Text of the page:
TENT London and the V&A


Last Friday we had the privilege of visiting the Tent London design fair in the Old Truman Brewery on Brick Lane as part of London Design Festival. The range of work on display and variety of techniques and materials used was remarkable. Some exhibiting designers hailed from as far afield as China; others showcased contemporary design from European countries like Portugal, Sweden and Denmark. I’ve picked three of my favourite makers from the show here:

Amy Isles Freeman

I immediately fell in love with Amy’s collection of hand turned and brightly painted wooden bowls. These beautiful, fun but also useful objects are decorated with an assortment of bold nudes, birds and leaves evocative of the paintings and paper cutouts of Henri Matisse and Mexican folk art. To check out more of her distinctive work visit http://www.amyislesfreeman.co.uk/.


Amy Isles Freeman bowls

Lauren Dickinson Clarke

There’s something slightly Monty Pythonesque (or certainly Alice in Wonderlandish) about this collection of illustrated fine bone china. I like the humour in the surreal imagery but also the elegance of the minimal use of colour (black, white and hand-gilded gold finish). All work is handmade in Stoke-on-Trent. For more info visit http://www.laurendickinsonclarke.com/.


The bizarre world of Lauren Dickinson Clarke

Melaine Muir

Melaine Muir was inspired by a traditional Japanese metalworking technique called ‘mokume-gane’ to invent her own process in which she fires polymer veneers. On display were a series of cylinders of different heights and widths decorated with a patchwork of earthy colours and patterns inspired by the seasons and the Scottish highlands in which she lives. Looking on her website it’s interesting to see that she usually uses this technique for brightly coloured statement jewellery. Take a look at http://www.melaniemuir.com/.


‘Coastal Fields’ and ‘High Pastures’ by Melanie Muir

On the return journey we stopped off at the V and A. The museum has a stunning collection of pottery, from early Islamic tiles, traditional aromatic earthenware from Mexico and South Korean plates decorated with transfer papers from copper plate etching, right through to 20th century studio potters like Bernard Leach then onward to the contemporary work of Akiyama Yo and Edmund de Vaal. There’s even Lucie Rie’s studio to see along with a film of her being interviewed by David Attenborough (in which he has to rescue her after she gets stuck in the kiln). I’ll have no shortage of inspiration for a long while to come.

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I make my own clay


Welcome to the new blog! If all goes to plan this online journal will document my next three years of ceramic exploration and (hopefully) discovery as I embark on the BA Ceramics course at Cardiff Met University.  Join me as I voyage into the magical world of clay and attempt to find out more about this material which has been a source of wonder to humans since prehistoric times. The adventure begins…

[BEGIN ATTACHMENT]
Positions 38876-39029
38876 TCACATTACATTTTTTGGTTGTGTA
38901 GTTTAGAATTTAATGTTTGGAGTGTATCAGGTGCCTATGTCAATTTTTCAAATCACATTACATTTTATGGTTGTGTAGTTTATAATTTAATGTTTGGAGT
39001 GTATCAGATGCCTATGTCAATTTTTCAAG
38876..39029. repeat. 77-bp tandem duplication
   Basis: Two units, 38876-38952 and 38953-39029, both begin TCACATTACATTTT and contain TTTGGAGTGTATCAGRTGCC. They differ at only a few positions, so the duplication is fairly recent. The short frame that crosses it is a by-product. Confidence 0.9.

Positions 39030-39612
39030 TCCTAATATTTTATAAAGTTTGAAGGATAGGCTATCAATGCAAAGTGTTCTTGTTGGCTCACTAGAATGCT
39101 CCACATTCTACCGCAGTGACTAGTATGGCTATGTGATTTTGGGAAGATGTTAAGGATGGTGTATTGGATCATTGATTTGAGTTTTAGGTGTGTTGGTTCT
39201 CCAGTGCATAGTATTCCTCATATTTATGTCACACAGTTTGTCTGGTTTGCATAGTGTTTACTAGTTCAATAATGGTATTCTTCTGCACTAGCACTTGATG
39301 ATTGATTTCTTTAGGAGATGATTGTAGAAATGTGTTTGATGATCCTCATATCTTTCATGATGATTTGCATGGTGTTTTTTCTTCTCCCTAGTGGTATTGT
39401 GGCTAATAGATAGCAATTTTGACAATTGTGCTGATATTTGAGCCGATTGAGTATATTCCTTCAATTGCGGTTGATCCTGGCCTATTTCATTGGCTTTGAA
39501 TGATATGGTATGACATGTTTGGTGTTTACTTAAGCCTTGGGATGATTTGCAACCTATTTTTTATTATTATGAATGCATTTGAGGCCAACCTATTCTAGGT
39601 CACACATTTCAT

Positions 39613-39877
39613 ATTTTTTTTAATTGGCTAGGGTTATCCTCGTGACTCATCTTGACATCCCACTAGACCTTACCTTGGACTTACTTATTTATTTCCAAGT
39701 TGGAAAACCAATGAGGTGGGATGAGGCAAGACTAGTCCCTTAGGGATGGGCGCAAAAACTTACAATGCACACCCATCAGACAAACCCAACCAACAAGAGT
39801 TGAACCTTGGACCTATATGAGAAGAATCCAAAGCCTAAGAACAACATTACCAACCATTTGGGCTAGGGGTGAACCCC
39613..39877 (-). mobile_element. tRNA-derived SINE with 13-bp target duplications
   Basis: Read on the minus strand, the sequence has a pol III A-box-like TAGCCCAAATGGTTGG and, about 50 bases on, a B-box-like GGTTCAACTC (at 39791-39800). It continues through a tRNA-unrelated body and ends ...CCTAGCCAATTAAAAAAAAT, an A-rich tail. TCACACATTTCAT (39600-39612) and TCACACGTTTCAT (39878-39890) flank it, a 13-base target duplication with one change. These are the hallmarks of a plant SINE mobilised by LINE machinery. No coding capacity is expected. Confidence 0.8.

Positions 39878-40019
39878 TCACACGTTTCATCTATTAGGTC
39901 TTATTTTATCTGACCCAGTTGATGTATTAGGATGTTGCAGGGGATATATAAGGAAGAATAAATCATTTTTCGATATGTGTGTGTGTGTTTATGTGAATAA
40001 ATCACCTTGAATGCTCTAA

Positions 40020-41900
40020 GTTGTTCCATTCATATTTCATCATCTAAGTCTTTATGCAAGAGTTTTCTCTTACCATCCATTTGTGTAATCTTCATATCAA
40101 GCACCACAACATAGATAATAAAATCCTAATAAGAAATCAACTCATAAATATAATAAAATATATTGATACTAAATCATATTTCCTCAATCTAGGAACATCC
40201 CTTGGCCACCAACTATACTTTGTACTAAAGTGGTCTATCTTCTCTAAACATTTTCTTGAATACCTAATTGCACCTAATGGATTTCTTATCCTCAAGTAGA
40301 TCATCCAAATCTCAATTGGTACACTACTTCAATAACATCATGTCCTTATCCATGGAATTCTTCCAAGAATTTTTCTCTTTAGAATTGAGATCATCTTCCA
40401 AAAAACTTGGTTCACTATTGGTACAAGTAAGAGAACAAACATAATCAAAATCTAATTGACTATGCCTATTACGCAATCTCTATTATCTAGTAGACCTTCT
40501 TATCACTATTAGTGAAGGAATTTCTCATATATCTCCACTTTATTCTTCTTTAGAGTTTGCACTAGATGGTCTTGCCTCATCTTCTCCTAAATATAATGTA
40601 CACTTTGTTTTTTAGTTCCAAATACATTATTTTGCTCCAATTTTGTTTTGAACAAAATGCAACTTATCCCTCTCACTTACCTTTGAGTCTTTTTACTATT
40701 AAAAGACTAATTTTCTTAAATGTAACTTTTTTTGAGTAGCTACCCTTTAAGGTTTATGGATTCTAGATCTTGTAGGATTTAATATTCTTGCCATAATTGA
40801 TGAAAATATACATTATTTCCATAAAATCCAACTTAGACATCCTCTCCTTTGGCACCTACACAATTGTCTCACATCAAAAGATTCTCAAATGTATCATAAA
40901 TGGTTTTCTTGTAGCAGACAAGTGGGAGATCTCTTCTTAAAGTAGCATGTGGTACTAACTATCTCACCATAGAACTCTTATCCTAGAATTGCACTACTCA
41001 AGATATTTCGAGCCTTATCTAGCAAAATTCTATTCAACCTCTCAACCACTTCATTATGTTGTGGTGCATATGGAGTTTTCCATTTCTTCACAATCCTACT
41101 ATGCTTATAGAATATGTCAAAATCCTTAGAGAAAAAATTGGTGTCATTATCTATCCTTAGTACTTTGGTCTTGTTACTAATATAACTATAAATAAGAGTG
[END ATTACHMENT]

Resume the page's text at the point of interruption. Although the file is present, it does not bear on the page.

This summer I was asked to source a sample of clay from the area I live in north west Wales, break it into grape sized lumps and let it dry thoroughly. Today I learnt the next step in the process – how to refine the clay.


I pounded down the dried clay lumps into a fine powder

I began by pounding the dry clay into a fine powder with a pestle and mortar (improvising with a rolling pin and washing up bowl – it does the job). Next I added the powder to a bowl of water and mixed thoroughly until I had a kind of sloppy mixture. It’s important to do these stages with adequate ventilation since the clay dust easily becomes airborne.


Mixing the clay and water

The next step was to pour the mixture into a fine mesh sieve and push the clay through using a paint scraper, letting the liquid clay drop into the bowl below. On a plaster bat (n. a slab on which pottery is formed, dried or fired) I arranged four coils of pre-prepared clay into a rectangle and poured the slurry inside. The coils contain the clay while it’s in this liquid state otherwise it begins to flow off onto the floor (which we found out when some of the coils weren’t pressed down hard enough).


Sieving the clay – all the remaining grit is visible on top

As if by magic the plaster sucked up the moisture and within minutes I could scrape it off dry. Kneading came next to get it of even consistency throughout then I was left with a plastic ball of my very own dug up clay, cleaned of all the grit and pebbles that were merged in.


My sieved clay with a suspicious film of what looks like oil on top

I’m curious as to what gives my clay its distinctive dark green colour and what caused the film of black oil that formed on top of it in a liquid state. The next step will be to see how the clay fires at different temperatures!


My kneaded ball of refined clay in fetching khaki green